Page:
City of Sarasota gets official FDEP go-ahead to begin emergency beach renourishment project on Lido Key

Work expected to get underway by mid-November, weather permitting

(Editor’s note: This article was updated on Nov. 8 to correct the location of the firm that won the dredging bid.)

A graphic shows part of the design specifications for the renourishment project. Image courtesy FDEP

With the Florida Department of Environmental Protection (FDEP) having issued the formal Notice to Proceed on Oct. 17, City of Sarasota staff hopes its contractor will begin the emergency renourishment project on Lido Key Beach no later than Nov. 15.

That was the news this week from Jan Thornburg, senior communications manager for the city, in response to a question from The Sarasota News Leader.

“We expect the contractor to begin mobilizing over the next 1-2 weeks,” she added in an Oct. 29 email.

Carl Shoffstall, president of the Lido Key Residents Association, told the News Leader in an Oct. 29 telephone interview that he had spoken that morning with City Engineer Alexandrea DavisShaw, who had provided the same information to him. She also said that the project should take about 90 days, he added. “We need it,” he said. “There’s no beach at all over here.”

Hurricane Michael was the latest storm, Shoffstall pointed out, to chew away chunks of the shoreline.

A document detailing the emergency project specifications, which the city submitted to FDEP earlier this year, called for the dredging to commence “on or before” Nov. 14 and for the entire project to be completed no later than Feb. 12, 2019.

During its regular meeting on Sept. 17, the City Commission voted unanimously to approve awarding of a bid for the short-term project, which will use sand from New Pass.

The contractor that won the bid is Coastal Dredging Co. of Hammond, La. It was one of two companies that submitted bids for the project. Coastal Dredging’s expense was put at $3,943,000, compared to $4,825,000 from Weeks Marine Inc. in Cranford, N.J.

Officially, the project will place sand on the central and southern portions of the beach between monuments R-37 and R-44, according to an Oct. 17 FDEP document. The numerical designations refer to the system FDEP uses to designate geographical locations on beaches.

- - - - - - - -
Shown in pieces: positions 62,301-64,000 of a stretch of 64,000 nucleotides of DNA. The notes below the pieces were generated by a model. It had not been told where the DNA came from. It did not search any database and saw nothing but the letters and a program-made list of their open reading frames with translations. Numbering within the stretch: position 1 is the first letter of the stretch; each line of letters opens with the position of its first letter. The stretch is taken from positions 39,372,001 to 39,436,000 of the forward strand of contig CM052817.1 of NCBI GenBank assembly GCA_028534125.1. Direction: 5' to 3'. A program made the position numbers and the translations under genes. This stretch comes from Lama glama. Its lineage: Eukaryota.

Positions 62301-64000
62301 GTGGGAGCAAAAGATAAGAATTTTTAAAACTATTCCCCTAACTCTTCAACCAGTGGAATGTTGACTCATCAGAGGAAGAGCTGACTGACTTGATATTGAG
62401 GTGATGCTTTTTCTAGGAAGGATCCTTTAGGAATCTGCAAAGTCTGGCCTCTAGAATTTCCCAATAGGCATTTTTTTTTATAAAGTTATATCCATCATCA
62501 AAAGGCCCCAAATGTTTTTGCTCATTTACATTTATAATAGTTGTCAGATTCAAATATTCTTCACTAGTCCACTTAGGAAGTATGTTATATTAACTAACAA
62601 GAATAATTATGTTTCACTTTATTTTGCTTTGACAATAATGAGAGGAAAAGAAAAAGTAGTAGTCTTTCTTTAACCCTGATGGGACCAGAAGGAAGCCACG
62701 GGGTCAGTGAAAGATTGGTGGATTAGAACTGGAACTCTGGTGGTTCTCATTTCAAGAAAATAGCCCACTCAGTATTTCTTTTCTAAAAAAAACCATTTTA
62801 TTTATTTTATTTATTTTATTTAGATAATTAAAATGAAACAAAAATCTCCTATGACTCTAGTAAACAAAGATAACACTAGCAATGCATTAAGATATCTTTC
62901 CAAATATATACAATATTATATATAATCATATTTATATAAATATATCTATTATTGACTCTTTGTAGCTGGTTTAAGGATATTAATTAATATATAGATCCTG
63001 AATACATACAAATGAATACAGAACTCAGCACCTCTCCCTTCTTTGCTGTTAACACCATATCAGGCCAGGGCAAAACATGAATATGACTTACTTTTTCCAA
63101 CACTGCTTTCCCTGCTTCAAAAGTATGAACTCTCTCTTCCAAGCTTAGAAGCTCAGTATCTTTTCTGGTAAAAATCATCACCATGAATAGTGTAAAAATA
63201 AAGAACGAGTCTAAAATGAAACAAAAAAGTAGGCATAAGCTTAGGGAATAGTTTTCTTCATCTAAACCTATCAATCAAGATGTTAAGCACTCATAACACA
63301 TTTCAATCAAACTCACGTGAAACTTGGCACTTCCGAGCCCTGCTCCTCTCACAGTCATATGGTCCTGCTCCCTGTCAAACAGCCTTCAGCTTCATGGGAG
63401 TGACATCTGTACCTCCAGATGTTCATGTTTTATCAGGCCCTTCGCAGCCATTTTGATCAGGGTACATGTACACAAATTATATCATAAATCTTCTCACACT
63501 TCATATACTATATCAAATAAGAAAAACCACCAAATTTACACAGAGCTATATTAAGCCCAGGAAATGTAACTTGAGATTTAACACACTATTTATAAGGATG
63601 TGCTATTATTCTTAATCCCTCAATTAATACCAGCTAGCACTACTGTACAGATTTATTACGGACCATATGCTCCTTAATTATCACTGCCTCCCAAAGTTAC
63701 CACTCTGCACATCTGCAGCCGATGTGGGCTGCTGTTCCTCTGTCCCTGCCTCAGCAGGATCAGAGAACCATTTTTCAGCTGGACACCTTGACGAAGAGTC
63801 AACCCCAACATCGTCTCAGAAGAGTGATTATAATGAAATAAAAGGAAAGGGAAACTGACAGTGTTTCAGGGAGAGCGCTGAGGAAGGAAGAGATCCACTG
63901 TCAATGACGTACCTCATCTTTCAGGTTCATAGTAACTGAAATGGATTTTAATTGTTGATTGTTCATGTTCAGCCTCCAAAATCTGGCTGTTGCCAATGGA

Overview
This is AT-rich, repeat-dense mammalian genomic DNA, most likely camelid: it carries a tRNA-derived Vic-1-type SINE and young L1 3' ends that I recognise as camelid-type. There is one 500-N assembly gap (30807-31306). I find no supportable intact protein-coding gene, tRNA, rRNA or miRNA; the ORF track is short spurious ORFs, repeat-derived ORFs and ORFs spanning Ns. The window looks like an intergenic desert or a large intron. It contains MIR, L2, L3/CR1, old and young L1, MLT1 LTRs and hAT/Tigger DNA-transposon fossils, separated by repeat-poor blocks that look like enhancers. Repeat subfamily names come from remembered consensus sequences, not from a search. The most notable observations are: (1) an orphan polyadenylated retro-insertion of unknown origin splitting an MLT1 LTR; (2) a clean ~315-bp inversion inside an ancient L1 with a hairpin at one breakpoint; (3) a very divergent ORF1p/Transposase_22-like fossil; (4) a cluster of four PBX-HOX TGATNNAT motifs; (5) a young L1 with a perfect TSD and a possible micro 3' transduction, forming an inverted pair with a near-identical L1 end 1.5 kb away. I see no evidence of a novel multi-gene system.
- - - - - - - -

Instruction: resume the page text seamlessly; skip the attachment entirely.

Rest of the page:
The area extends along the shoreline parallel to a point just north of the John Ringling Boulevard intersection to a point just north of Ted Sperling Park, according to maps included in materials the city provided to FDEP.

The last renourishment of the same part of the beach took place in early 2015.

Oct. 16, the City of Sarasota submitted the final materials necessary for FDEP to allow the project to proceed, based on information in the department’s Joint Coastal Permit files, which are available online.

A companion graphic shows design specifications for the project on another segment of the Lido Key Beach. Image courtesy FDEP

In one of those documents, Coastal Dredging provided the qualifications of the firm it will use to handle the monitoring of turbidity during the project — Olin Hydrographic Solutions Inc. of Coconut Grove. “Turbidity” is the measure of relative clarity of a liquid. “High concentrations of particulate matter [in water] affect light penetration and productivity, recreational values, and habitat quality,” the U.S. Geological Survey (USGS) explains. “Particles also provide attachment places for … pollutants, notably metals and bacteria. For this reason, turbidity readings can be used as an indicator of potential pollution in a water body,” the USGS points out.

The specifications in the contract for Coastal Dredging call for it “to maintain the quality of the State’s waters”; thus, daily turbidity sampling reports are to be provided to DavisShaw.

Documents the city submitted to FDEP during the summer said 222,500 cubic yards of sand is available in the New Pass borrow area. Under an agreement that has FDEP approval, the city and the Town of Longboat Key have the right to alternate use of sand from New Pass for renourishment initiatives.

In an Aug. 6 segment on ABC7 in Sarasota, DavisShaw said the city plans to use about 185,000 cubic yards of sediment from New Pass for this emergency project.